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Ships & Boats

  • Vietnam Magazine

    MS Amastra’s perilous duty on behalf of the US at Nha Trang

    It is rare that a naval vessel once sunk to the bottom of the sea is given a new lease on life. But the motor ship (MS) Amastra, a British-registered Shell Oil tanker under the command of Captain J. Campkin, had such a second life.  ...

  • America's Civil War Magazine

    A Union Whale Surfaces in New Jersey

    Intelligent Whale, the war’s most advanced submarine, has been sitting quietly for years in a New Jersey museum. Many thought it was a postwar machine. It’s time to rewrite American naval history. It’s easy to get swept into the...

  • America's Civil War Magazine

    Heavy, Slow and Ugly

    USS Lafayette and Choctaw, cargo ships converted to gunboats, ponderously patrolled the Mississippi River and its waterways. Sure, USS Monitor and CSS Virginia revolutionized naval warfare and sounded the death knell of wooden-walled...

  • Military History Magazine

    Dawn of the Gun Ships

    John Hawkins drew on his experience at sea to create a state-of-the-art fighting ship, ultimately crushing the Spanish Armada and securing English dominion of the high seas. The introduction of heavy guns to naval warfare came at a time...

  • Civil War Times Magazine

    USS Galena: De-evolution of a Warship

    USS Galena failed as an ironclad, but a tight-fisted U.S. Navy returned the ship to the age of sail, stripping the technological lemon of its armor and sending it back into the fray. On a chilly February 14, 1862, Valentine’s Day, at the...

  • Civil War Times Magazine

    CWT Today- October 2008

    Cedar Creek Battlefield: Ruined Forever? A serious dispute between the Cedar Creek Battlefield Foundation and nearby Belle Grove Plantation broke out at a May 28 meeting of the Frederick County, Va., Board of Supervisors, where a 4-3 vote...

  • Civil War Times Magazine

    ‘The Monitor Is No More’

    USS Monitor’s famous clash with CSS Virginia is etched in history. But perhaps its most important battle was the one to save itself. Massive waves pounded across USS Monitor’s deck on December 30, 1862, choking and drowning frantic...

  • World War II Magazine

    Smooth Sailing for an Old Warship

    Looking around at many of my seven hundred fellow passengers making their way up the gang plank, I realize they faced decidedly different circumstances the first time they made this walk, some sixty-five years ago. The serene sky and calm...

  • MHQ Magazine

    The Rise and Fall of CSS Virginia

    Did a radical new Confederate gunship foil McClellan’s plan to end the Civil War in 1862? In late 1861, conventional wisdom, North and South, posited that he who control Hampton Roads in Virginia controlled the fate of the nation. And...

  • Vietnam Magazine

    Vietnam Book Review: Vietnam Ironclads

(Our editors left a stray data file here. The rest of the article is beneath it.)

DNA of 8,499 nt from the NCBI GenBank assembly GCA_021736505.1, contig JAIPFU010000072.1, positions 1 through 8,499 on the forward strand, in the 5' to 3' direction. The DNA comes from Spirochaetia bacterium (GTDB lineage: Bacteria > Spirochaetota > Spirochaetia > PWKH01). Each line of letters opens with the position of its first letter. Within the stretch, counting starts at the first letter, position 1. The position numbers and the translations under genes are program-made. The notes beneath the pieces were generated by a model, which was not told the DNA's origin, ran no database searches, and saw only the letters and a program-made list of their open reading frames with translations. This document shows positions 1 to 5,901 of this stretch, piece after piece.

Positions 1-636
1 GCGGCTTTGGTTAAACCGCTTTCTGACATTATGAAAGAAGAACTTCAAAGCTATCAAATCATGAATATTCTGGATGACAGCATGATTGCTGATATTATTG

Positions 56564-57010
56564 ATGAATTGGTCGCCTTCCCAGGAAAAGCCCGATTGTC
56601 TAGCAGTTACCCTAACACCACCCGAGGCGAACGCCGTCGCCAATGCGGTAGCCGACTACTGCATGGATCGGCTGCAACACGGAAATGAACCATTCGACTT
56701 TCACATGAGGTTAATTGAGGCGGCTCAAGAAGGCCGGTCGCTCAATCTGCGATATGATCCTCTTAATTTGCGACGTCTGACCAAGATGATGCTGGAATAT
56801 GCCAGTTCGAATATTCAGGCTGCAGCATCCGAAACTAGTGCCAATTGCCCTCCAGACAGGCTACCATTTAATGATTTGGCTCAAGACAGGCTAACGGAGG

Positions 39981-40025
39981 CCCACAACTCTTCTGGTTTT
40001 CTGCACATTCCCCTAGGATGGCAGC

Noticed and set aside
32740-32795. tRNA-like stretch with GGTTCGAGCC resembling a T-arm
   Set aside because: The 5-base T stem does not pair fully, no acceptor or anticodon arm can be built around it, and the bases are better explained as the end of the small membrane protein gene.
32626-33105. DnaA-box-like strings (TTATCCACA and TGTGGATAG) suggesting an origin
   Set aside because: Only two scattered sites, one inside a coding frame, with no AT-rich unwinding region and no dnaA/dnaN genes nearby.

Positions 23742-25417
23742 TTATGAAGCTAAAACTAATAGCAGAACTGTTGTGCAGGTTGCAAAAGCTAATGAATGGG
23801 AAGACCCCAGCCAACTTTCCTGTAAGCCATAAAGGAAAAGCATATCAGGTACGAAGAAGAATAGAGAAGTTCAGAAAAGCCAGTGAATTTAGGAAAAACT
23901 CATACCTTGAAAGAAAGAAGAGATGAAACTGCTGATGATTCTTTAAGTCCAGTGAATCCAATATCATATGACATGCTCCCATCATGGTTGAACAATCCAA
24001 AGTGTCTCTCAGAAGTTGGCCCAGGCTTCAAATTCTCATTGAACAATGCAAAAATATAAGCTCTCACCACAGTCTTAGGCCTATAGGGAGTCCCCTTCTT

Vietnam Ironclads: A Pictorial History of U.S. Navy River Assault Craft, 1966- 1970 by John M. Carrico. Brown Water Enterprises, 2007, $39.95 Gunboat diplomacy became a byword for Western imperialism before World War II, and the U.S. Navy...

  • Military History Magazine

    Interview with Alfred S. McLaren: Waging Cold War Beneath the Ice

    Renowned for his pioneering research into the role polar regions play in global climate change, Dr. Alfred S. McLaren is also a noted undersea explorer who has dived on such historically important wrecks as Titanic and Bismarck. In his...

  • Wild West Magazine

    Arabia Steamboat Museum Captures Life on the Missouri in 1856

    Showcases sunken treasures, harvested from a farmer’s field. Nineteenth-century pioneers quipped that the big Western rivers were “too thick to drink, too thin to plow.” Boatmen knew that beneath these turbulent, muddy waters lay...

  • World War II Magazine

    WWII Book Review: Bismark

    Bismark: The Final Days of Germany’s Greatest Battleship By Michael Tamelander and Niklas Zetterling. 320 pp. Casemate, 2009. $32.95. The nine-day combat career of Germany’s most powerful battleship is the stuff of song (Johnny...

  • America's Civil War Magazine

    A Port in the Storm

    Divided loyalties within and armed mobs without plunge the United States Naval Academy into a sea of uncertainty. Two figures emerged onto the roof of the Executive Mansion, their silhouettes small against the cloudless immensity of blue...

  • America's Civil War Magazine

    Oh Shenandoah, you roiling raider!

    Stalking Yankee whalers was so much fun, the crew didn’t notice the war was over. The Scots build fine ships; they always have. And in the early 1860s, a number of their vessels found their way into the service of the Confederate Navy....

  • America's Civil War Magazine

    Damn those torpedoes!

    Outmanned and outgunned, the Rebels develop an explosive secret weapon. On August 5, 1864, Admiral David Farragut—“Old Salamander” to his men—led his Union fleet into a heavily mined Mobile Bay. Almost immediately, the lead monitor...